As Masterton prepares for the annual Golden Shears later this month – its busiest weekend of the year – organisers are already looking ahead to 2026, when the Wairarapa town will host the Golden Shears World Championship.
Golden Shears is the premier shearing and wool handling event in New Zealand and from this year it is partnering with WellingtonNZ, the regional economic development agency, to deliver a bigger and better world competition and spectator event in two years’ time. NZ last hosted the World Championships in 2012.
Golden Shears president Trish Stevens said WellingtonNZ’s help will be invaluable as the organisation prepares to deliver a world-class event that will be the largest competition held in NZ.
“Over the years we have gone from a small group of volunteers to an event that requires more than 150 people to ensure it runs smoothly. WellingtonNZ’s input will enable us to improve our systems and processes and ensure we are as fit for purpose as the shearers, wool handlers and pressers that enter the competition.”
WellingtonNZ events and experiences general manager Heidi Morton said the organisation is excited to partner with Golden Shears and help grow the event as it looks forward to 2026.
“This is an iconic event for the region – and the wider rural community. The Golden Shears team does an incredible job attracting people from around the country, providing the wider Wellington region with an important economic boost.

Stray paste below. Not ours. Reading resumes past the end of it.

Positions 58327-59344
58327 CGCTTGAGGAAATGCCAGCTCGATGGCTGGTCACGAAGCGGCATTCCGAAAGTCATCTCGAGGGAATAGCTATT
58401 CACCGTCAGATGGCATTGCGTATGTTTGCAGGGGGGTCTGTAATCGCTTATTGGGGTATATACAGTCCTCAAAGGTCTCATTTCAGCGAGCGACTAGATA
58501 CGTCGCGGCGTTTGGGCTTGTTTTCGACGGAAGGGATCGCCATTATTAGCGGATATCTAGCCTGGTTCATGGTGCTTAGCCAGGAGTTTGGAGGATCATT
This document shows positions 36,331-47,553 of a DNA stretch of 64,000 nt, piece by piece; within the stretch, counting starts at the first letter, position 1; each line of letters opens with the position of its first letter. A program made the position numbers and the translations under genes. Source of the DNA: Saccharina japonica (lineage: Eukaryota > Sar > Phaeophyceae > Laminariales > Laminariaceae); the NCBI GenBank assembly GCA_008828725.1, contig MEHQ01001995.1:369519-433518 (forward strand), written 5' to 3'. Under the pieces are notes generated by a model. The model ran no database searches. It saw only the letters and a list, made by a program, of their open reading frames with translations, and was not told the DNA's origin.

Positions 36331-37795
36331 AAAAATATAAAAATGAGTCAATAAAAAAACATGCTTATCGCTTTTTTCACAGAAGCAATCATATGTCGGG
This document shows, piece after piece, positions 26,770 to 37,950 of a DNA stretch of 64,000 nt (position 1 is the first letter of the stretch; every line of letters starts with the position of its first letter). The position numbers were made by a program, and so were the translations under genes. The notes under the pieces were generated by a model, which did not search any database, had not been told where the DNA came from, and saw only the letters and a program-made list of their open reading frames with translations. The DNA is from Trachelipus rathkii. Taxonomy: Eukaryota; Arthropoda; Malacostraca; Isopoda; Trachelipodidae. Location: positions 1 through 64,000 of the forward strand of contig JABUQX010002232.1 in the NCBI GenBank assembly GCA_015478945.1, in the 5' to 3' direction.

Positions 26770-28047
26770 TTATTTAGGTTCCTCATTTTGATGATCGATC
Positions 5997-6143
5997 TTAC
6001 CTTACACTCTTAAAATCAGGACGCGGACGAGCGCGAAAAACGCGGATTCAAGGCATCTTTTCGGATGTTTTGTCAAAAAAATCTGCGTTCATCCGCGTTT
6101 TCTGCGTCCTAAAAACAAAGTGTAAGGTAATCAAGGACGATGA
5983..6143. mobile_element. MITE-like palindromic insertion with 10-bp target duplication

“WellingtonNZ looks forward to working with the Golden Shears team to help grow the event in years to come and enhance the economic benefits it brings.”
Held at Masterton’s War Memorial Stadium, Golden Shears this year takes place over three days starting on February 29, with about 400 people expected to enter across three disciplines: shearing, wool handling and wool pressing.
The most prestigious event is the open shearing category on the final evening, when fitness, precision technique and rhythm combine to produce an action-packed, highly competitive and super-fast competition.
Stevens said that while male competitors outnumber women by more than 2:1, these days more women than ever enter the shearing competition and more men are entering the wool handling categories.
“Technological advances since the competition began 60 years ago have transformed shearing from an arduous farm task to an elite sport,” she said.